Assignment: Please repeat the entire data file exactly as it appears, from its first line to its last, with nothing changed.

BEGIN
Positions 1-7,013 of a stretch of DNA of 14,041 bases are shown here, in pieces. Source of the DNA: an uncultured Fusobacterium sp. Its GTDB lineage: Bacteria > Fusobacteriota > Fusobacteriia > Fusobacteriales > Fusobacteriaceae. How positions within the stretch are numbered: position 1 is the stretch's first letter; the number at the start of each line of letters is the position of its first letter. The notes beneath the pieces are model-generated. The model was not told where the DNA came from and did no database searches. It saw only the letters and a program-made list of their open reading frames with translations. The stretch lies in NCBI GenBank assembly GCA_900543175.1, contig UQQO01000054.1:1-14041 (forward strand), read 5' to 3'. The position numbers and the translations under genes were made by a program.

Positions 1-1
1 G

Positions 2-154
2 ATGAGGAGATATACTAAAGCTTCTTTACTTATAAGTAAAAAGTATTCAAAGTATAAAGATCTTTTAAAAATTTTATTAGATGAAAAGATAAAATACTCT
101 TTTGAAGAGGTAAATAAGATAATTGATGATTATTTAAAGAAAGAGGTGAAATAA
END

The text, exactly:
Positions 1-7,013 of a stretch of DNA of 14,041 bases are shown here, in pieces. Source of the DNA: an uncultured Fusobacterium sp. Its GTDB lineage: Bacteria > Fusobacteriota > Fusobacteriia > Fusobacteriales > Fusobacteriaceae. How positions within the stretch are numbered: position 1 is the stretch's first letter; the number at the start of each line of letters is the position of its first letter. The notes beneath the pieces are model-generated. The model was not told where the DNA came from and did no database searches. It saw only the letters and a program-made list of their open reading frames with translations. The stretch lies in NCBI GenBank assembly GCA_900543175.1, contig UQQO01000054.1:1-14041 (forward strand), read 5' to 3'. The position numbers and the translations under genes were made by a program.

Positions 1-1
1 G

Positions 2-154
2 ATGAGGAGATATACTAAAGCTTCTTTACTTATAAGTAAAAAGTATTCAAAGTATAAAGATCTTTTAAAAATTTTATTAGATGAAAAGATAAAATACTCT
101 TTTGAAGAGGTAAATAAGATAATTGATGATTATTTAAAGAAAGAGGTGAAATAA